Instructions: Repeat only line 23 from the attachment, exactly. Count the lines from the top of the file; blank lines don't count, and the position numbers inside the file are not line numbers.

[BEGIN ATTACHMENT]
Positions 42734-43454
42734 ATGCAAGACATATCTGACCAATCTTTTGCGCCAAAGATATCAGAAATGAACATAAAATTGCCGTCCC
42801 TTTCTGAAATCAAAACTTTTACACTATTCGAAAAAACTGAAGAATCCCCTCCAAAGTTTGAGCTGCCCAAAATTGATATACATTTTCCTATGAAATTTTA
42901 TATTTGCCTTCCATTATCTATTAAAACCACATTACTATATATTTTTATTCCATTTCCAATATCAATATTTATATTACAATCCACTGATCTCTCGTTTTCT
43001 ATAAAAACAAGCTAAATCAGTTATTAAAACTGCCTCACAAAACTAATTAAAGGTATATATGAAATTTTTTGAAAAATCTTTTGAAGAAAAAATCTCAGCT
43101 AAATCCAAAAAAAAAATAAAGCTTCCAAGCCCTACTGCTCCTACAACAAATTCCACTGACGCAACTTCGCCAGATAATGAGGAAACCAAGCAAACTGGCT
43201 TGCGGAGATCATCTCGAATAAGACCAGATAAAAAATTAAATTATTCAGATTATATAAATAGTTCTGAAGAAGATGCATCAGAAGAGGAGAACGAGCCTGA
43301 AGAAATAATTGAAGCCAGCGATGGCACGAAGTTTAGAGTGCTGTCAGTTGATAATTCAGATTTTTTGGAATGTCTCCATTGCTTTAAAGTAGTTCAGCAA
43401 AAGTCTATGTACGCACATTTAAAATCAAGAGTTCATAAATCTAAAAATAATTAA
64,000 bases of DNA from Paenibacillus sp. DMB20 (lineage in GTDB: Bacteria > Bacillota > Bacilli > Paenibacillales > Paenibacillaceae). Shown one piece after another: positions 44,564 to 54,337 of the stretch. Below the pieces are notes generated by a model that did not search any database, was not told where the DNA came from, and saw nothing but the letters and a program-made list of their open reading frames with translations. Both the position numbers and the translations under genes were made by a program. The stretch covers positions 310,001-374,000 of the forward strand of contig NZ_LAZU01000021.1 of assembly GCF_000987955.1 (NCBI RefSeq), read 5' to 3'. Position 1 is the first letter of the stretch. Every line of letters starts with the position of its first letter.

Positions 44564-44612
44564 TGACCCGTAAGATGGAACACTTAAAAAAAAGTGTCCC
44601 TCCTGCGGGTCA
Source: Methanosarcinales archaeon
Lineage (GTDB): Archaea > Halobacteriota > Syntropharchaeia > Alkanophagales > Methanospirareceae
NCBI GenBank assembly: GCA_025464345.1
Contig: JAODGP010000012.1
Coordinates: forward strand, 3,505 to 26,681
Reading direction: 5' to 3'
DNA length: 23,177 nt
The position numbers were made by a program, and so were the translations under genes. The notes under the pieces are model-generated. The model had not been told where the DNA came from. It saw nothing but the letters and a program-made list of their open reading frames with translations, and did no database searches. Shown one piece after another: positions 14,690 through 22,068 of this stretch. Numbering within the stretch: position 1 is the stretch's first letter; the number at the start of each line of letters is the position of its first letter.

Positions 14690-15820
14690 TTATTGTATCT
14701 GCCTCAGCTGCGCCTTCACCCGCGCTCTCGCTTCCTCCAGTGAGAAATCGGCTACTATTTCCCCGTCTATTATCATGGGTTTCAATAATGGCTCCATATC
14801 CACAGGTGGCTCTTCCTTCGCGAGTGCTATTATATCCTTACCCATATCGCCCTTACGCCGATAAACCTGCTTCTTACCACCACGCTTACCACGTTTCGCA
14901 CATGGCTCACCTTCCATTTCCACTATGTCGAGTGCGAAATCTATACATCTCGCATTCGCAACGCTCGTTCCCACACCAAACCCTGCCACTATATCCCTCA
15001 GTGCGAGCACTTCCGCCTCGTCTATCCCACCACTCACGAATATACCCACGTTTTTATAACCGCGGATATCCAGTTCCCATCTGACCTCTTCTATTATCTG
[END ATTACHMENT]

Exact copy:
14690 TTATTGTATCT